10/05/12 12:00pm
10/05/2012 12:00 PM
Downtown Riverhead, New York State Supreme Court

BARBARAELLEN KOCH PHOTO | The main Supreme Court building on Griffing Avenue has been covered in scaffolding since September 2011.

Restoration work at the Griffing Avenue courthouse in Riverhead is about to enter its seventh year.

But Suffolk County officials are predicting 2013 will be the last year the historic building in the heart of the county seat’s civil court complex sits as just a construction site.

Gil Anderson, commissioner of the Suffolk County Department of Public Works, which is overseeing the project, said the work is expected to wrap up next summer.

Officials conceded, however, that trying to predict when that job will be finished has been a difficult task.

In August 2011, DPW chief deputy commissioner Jim Peterman told the News-Review that the work, which began in 2007, was expected to be done by the end of this year. In 2008, officials predicted it would be completed by 2010 at the latest.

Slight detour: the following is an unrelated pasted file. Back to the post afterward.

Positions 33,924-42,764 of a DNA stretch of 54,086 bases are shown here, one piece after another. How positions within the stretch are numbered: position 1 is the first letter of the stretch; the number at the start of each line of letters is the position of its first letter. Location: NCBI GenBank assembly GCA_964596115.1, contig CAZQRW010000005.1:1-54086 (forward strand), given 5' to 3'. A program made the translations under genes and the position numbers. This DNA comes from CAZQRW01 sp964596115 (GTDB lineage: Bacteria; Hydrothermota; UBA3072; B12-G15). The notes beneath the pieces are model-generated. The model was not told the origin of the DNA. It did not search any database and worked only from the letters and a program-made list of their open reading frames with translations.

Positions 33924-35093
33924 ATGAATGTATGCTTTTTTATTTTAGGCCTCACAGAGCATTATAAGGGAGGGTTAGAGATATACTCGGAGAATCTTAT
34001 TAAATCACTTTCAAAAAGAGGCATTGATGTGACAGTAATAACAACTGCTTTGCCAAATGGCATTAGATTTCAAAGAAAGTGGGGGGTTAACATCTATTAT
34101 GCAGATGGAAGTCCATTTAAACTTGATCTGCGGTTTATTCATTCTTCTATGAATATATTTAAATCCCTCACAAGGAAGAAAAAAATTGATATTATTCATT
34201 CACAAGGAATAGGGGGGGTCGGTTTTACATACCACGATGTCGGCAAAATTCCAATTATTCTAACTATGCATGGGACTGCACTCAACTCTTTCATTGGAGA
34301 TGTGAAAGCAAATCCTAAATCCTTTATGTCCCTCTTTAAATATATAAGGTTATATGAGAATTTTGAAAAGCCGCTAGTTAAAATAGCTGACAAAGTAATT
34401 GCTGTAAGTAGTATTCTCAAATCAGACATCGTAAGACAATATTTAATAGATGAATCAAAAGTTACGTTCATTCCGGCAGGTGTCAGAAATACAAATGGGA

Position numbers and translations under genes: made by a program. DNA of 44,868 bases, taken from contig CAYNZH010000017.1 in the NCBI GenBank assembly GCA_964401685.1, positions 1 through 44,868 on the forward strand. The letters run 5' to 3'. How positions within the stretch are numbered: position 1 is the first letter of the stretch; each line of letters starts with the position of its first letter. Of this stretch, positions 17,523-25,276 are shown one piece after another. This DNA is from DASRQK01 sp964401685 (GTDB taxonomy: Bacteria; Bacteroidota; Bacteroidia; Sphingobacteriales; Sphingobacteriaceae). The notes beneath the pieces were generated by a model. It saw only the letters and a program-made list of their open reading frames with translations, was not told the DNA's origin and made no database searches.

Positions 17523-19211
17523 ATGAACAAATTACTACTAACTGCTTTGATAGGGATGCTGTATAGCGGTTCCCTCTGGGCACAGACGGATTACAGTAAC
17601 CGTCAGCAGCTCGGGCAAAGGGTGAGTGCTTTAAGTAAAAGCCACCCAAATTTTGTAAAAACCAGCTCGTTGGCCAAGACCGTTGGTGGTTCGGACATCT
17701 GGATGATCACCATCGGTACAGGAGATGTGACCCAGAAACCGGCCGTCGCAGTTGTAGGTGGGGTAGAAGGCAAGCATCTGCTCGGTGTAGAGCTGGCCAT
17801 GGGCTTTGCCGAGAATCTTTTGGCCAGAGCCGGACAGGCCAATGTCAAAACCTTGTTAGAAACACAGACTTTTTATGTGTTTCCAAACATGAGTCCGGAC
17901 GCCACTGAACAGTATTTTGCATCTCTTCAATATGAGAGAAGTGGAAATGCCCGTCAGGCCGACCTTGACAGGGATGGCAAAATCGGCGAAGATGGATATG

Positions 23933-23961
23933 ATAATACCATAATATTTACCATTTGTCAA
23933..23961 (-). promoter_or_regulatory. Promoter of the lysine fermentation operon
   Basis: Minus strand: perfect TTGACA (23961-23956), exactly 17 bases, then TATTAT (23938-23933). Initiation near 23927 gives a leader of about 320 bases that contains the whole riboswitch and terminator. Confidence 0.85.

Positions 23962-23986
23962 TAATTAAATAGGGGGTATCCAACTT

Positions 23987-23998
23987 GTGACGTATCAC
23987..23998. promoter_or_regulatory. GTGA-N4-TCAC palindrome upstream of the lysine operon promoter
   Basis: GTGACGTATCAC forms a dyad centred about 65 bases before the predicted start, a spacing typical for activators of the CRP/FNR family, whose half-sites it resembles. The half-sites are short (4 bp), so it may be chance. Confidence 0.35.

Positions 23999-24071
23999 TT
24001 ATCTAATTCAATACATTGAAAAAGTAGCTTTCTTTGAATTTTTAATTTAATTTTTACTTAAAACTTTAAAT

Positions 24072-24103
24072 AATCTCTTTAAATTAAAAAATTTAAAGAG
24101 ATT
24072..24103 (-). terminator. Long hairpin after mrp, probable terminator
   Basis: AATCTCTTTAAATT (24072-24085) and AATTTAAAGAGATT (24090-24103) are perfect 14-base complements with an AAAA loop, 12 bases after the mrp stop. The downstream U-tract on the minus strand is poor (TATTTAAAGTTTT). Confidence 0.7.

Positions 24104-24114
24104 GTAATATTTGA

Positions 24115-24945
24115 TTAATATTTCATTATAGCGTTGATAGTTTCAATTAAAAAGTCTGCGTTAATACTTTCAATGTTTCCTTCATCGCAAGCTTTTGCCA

“Any building, when you open it up, you start finding things you didn’t expect,” Mr. Anderson explained. “A building of that age and that construction is fraught with issues. We continually found different things and different hurdles we had to get over during this job, and that’s why it’s taking so long.”

But Mr. Anderson believes the finish line is within sight.

“Right now, we have all the funding we need and we’re rocking and rolling and this should be it. The third floor is already being used as courts.”

The main state Supreme Court building was built in 1929, according to town historian Georgette Case.

An earlier court building that was constructed on Griffing Avenue in 1855 had later burned down, she said.

The main courthouse building that currently has scaffolding on it was used as an office for the court clerk and for courtrooms, while the court annex, just south of that, was also used for courtrooms, officials said.

Once everything is finished, those uses will continue, although the county plans to move Family Court, which is now housed in rented space on East Main Street, into the Griffing Avenue complex as well.

tgannon@timesreview.com

Read more about the building and restoration work in this week’s News-Review on newsstands now, or by clicking for the E-Paper.